I think the variance is that steampunk, like a lot of scifi,fantasy, and horror these days, is produced for the teen market. So it is sanitized so as to not offend. It's closer to the 50s golden age scifi, then it is to post-new age scfi which produced cyberpunk. Even in the bodice ripping vampire novels, the sex might be somewhat graphic, but the drugs are avoided like it is an after school special and the sex is always romantic rather than recreation. They may sell smut to teenage girls, but they carefully rein in any whiff of nihilism or hedonism. So steampunk offers a carefully pasteurized version of the world. There is no "war between the rich and poor," because such things hurt sales.

    1. You may well be right. But I always realise in these discussions that I'm out of touch. I read a lot, but almost everything I read nowadays is old. I'm grossly uniformed about what is being written these days. From the covers, it mostly seems to be books where the maim character is a hot young woman doing it for herself in a man's world. Other than that I have no idea.

  3. I've been trying to broaden my typical focus lately by trying genres which I formerly avoided, on the theory that there should be something at the bottom of any large following. Sometimes it pays off, more often it does not. I've yet to find worthwhile steampunk, despite a number of trial runs. You're right about the protagonists though, but I think that is due to the dominance of the teen girl market. Sometimes Steampunk seems to be some sort of odd Jane Eyre cult, a crude scifi designed for people obsessed with Downton Abbey.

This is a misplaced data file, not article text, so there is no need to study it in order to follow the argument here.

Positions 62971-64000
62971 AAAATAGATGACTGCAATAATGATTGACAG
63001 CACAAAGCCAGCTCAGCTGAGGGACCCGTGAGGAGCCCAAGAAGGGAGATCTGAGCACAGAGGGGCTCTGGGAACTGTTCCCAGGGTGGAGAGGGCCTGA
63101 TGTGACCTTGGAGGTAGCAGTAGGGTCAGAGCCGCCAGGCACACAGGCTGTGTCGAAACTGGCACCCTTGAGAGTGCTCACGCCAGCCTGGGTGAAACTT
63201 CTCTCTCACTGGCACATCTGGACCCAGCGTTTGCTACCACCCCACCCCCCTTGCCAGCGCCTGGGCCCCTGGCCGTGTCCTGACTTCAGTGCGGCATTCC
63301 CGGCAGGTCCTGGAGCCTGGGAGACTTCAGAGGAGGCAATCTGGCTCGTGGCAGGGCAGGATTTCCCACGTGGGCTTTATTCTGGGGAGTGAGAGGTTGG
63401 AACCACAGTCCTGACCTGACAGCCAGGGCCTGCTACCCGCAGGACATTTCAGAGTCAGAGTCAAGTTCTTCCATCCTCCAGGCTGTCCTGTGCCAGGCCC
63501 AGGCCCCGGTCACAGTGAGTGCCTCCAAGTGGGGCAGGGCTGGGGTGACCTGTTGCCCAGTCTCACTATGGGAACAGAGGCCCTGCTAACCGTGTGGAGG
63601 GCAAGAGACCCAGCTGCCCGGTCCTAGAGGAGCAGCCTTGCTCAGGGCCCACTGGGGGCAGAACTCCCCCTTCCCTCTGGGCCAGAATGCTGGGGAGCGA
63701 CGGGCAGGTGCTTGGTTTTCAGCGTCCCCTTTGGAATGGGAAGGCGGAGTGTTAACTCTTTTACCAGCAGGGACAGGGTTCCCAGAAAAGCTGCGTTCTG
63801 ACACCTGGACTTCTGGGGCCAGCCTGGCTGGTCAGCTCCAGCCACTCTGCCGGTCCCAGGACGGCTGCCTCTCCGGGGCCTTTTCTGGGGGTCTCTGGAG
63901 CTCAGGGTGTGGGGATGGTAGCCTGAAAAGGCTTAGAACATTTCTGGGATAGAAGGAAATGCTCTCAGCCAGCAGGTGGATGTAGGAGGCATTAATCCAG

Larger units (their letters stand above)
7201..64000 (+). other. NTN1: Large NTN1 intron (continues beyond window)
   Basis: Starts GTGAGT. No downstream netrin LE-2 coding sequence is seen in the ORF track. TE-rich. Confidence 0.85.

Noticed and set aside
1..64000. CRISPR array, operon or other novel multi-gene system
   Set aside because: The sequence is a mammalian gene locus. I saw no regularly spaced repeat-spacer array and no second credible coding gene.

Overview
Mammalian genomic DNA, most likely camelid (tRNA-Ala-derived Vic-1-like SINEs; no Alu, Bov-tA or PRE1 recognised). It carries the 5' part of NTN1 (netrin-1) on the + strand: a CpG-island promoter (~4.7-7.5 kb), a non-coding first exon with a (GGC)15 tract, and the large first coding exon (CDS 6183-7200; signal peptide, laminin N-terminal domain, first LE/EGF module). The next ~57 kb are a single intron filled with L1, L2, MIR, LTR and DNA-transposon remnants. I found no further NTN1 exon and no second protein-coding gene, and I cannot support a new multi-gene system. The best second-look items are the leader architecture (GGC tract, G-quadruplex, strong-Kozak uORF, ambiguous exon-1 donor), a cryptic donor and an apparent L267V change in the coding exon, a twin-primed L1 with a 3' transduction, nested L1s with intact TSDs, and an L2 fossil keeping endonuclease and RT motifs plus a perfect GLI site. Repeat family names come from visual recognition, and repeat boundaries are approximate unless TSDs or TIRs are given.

4. Did you ever read Marcus Rowland's *1997* article, "Vaguely Victorian," for Odyssey #0? (

    He writes:

    "Despite the claims of its authors, steampunk isn't truly representative of Victorian SF; it strip-mines Victorian settings and characters, and uses them to disguise essentially modern plots. Some elements bear a limited resemblance to scientific romance, the Victorian equivalent of SF, but where scientific romances generally tried to stretch the reader's imagination, and push the ideas of science to their limits, steampunk often deliberately limits its horizons to a parody of the Victorian idea of science; most simply comes across as cyberpunk with steam and Babbage engines replacing computers. I sometimes have the impression that steampunk authors check off little boxes for each chapter; one for rivets, one for steam, a Babbage engine reference, some sex, a less than flattering portrayal of an eminent Victorian, an ageing alchemist, and so on. These days a touch of fantasy and a guest appearance by Tesla are obligatory plot tokens.

    "I'm still waiting to see a couple of obvious steampunk scenes; one has to feature Queen Victoria having cybersex - perhaps we should call it pneumatosex - with a steam automaton programmed by Ada Lovelace, the other one will show daring plumbers committing an immense fraud by hack-sawing into the pneumatic tubes linking the Bank of England and Stock Exchange Babbage-engines. Apologies if I'm pre-empting the climax of someone's forthcoming masterpiece here.

    "Real scientific romances have a very different feel. Today the term is generally used to describe a type of science fiction that was peculiarly British; more contemplative and pessimistic, and often less action-packed than what we now regard as mainstream SF. Some works are still written in this style. Excellent examples include Stapledon's Last And First Men and Sirius, most of Wells, Clarke's The City and the Stars, and Baxter's The Time Ships."